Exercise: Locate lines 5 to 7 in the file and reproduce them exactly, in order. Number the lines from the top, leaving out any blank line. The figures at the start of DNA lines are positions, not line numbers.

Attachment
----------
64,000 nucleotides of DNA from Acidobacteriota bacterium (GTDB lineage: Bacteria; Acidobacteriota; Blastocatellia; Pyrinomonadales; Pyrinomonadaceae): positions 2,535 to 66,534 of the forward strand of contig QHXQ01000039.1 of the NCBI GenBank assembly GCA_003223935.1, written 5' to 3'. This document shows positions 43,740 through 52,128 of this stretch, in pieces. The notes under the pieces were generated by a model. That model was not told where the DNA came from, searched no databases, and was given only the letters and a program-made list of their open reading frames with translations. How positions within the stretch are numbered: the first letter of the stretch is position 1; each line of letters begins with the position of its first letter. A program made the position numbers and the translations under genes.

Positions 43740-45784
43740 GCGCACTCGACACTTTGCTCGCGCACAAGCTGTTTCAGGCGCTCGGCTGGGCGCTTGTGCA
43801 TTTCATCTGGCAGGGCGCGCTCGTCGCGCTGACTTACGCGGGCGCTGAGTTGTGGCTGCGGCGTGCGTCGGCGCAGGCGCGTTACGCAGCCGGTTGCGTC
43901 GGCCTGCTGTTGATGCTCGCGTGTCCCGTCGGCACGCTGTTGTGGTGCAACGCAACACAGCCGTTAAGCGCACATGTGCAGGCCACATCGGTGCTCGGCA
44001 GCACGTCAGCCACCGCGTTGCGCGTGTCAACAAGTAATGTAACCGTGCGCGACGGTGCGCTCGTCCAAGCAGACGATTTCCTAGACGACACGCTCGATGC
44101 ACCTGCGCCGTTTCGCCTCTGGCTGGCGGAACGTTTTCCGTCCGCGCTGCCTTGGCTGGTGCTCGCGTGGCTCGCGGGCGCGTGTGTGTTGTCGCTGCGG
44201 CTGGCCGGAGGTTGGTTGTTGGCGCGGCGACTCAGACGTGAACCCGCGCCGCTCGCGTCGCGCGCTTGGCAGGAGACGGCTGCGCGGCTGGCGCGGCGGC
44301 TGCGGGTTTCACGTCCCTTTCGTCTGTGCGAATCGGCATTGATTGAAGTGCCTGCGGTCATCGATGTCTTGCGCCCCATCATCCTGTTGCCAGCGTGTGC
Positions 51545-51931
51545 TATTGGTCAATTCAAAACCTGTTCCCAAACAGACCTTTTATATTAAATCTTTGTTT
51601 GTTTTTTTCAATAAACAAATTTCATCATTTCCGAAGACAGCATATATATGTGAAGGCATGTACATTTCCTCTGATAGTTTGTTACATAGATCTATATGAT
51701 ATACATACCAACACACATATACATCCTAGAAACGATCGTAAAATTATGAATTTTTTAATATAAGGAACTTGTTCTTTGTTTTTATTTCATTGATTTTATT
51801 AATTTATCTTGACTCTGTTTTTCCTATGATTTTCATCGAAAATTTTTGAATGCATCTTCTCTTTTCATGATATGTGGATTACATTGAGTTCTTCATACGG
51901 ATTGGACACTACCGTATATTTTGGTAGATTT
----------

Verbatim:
43901 GGCCTGCTGTTGATGCTCGCGTGTCCCGTCGGCACGCTGTTGTGGTGCAACGCAACACAGCCGTTAAGCGCACATGTGCAGGCCACATCGGTGCTCGGCA
44001 GCACGTCAGCCACCGCGTTGCGCGTGTCAACAAGTAATGTAACCGTGCGCGACGGTGCGCTCGTCCAAGCAGACGATTTCCTAGACGACACGCTCGATGC
44101 ACCTGCGCCGTTTCGCCTCTGGCTGGCGGAACGTTTTCCGTCCGCGCTGCCTTGGCTGGTGCTCGCGTGGCTCGCGGGCGCGTGTGTGTTGTCGCTGCGG